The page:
A draft of a proposed statute submitted to a legislature by one of its members
for consideration and possible enactment.
A bill that, if enacted, would authorize the expenditure of
The draft of a bill as it is adopted by one house of a legislature
and before it is sent to the other house for consideration. See also enrolled bill
The final draft of a bill after it is adopted by both houses of a
legislature, printed, checked for errors, and signed by the presiding officers
of both houses before it is sent to the president or a governor for approval or
rejection. See also engrossed
- A bill that contains proposals on a variety of
subjects. Usually, such a bill will have one major provision dealing with one
topic and several minor provisions regarding matters unrelated to the major
A bill that contains all proposals on a single (usually broad) subject, such as
an omnibus education bill that includes all proposals regarding, however
tangentially, the subject of education.
A bill concerning the interests, or affecting, only one or a small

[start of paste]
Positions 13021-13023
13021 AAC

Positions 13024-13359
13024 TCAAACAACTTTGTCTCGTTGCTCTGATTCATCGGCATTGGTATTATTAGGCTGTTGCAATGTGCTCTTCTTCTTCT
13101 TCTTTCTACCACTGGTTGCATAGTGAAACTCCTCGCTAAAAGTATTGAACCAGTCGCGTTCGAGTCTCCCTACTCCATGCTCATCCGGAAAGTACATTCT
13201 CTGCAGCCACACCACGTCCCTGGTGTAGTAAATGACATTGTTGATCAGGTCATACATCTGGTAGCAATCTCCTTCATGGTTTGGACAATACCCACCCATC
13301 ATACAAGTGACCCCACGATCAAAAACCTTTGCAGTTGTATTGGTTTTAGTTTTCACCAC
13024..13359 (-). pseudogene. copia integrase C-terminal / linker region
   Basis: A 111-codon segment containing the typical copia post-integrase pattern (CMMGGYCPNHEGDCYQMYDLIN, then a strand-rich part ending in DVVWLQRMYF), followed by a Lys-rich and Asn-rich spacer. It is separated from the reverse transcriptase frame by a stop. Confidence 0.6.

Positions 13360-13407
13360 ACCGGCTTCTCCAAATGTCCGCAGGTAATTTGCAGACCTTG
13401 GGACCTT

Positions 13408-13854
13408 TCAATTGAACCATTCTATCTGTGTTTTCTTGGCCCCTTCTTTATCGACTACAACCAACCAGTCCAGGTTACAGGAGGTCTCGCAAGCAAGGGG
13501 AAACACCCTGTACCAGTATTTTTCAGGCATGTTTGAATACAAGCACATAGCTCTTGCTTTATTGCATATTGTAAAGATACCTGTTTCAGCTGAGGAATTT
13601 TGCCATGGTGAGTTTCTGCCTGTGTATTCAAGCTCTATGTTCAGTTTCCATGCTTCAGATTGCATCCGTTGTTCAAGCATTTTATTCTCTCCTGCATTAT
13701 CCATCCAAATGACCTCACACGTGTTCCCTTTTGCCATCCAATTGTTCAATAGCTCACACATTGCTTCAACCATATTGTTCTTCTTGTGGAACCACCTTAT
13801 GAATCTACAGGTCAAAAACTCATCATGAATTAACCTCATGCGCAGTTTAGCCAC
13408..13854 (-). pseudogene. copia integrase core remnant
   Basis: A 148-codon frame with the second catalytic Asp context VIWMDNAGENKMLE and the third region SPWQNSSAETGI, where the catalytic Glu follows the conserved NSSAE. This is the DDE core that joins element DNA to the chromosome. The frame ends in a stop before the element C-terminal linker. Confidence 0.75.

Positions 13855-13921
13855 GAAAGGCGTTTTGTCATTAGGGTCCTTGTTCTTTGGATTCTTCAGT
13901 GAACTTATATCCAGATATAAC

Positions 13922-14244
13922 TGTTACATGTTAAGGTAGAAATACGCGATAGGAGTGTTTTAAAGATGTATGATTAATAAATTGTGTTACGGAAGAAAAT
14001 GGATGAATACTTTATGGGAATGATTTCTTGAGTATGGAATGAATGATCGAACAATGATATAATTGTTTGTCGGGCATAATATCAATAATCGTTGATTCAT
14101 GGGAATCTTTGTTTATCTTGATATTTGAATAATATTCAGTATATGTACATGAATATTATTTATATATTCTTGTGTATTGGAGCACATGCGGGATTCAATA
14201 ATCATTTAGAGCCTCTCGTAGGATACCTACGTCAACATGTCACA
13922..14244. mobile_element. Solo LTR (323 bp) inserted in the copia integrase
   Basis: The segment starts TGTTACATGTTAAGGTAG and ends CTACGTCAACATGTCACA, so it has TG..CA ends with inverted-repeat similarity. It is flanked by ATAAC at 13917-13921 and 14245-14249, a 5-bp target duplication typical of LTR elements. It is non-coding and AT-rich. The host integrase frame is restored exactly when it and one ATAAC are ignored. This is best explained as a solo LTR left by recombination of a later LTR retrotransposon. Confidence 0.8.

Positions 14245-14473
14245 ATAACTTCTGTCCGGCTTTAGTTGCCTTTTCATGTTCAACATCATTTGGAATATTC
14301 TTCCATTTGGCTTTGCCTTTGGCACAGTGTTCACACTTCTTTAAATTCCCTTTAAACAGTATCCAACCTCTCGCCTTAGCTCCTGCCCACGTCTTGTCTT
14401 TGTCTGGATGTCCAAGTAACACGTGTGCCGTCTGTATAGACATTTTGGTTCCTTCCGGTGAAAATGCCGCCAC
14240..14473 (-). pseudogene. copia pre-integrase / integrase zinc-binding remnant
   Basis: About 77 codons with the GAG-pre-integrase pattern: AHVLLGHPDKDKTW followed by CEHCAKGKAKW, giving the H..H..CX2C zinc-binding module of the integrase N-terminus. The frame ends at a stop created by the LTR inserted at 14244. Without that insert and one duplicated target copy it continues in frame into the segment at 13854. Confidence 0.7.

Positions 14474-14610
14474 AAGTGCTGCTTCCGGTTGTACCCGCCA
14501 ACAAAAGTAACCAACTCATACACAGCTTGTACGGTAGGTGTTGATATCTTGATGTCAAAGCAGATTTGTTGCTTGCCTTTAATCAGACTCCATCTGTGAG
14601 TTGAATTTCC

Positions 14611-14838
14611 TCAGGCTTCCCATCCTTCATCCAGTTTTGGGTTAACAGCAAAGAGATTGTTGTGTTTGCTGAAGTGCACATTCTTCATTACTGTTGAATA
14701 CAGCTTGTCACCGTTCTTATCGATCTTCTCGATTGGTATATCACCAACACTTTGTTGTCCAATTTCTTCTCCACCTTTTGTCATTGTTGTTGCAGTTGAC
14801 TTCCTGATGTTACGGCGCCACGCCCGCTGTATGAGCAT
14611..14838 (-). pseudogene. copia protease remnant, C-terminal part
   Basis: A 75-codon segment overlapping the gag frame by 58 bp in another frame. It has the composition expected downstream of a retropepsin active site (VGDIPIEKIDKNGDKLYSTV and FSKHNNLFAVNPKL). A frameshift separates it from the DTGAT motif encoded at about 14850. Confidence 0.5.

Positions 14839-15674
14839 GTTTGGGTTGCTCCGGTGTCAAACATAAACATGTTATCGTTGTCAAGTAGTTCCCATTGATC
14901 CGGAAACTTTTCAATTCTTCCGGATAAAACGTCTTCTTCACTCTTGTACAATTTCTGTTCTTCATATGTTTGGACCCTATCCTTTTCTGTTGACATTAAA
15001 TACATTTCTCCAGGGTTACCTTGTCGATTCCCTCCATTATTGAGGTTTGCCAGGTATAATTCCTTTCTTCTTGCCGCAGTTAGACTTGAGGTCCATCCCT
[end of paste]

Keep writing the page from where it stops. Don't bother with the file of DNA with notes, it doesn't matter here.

number of individuals, entities, or localities.
A bill concerning the general interests of, or affecting, the
whole community, state, or country.
no bill or no true bill
The words used in a grand jury’s notation on a
bill of indictment indicating that insufficient evidence exists to support a
criminal charge set forth in the proposed indictment. Such a decision by the
grand jury prevents the prosecution from pursuing a criminal action against the
defendant based on those charges until a new grand jury is selected.
A piece of legislation for the purpose of levying taxes. By the
United States Constitution, all federal revenue bills must originate in the
House of Representatives. A similar provision constraining the origin of
revenue bills to one particular house of the state legislature is part of many
of the various state constitutions.
The words used in a grand jury’s notation on a bill of indictment
indicating that sufficient evidence exists to support a criminal charge set
forth in the proposed indictment that, if proved, would result in the
defendant’s conviction. Once the bill of indictment is indorsed as a true bill
and filed with the court, the prosecution must pursue a criminal action against
the defendant based on those charges unless the court approves a dismissal.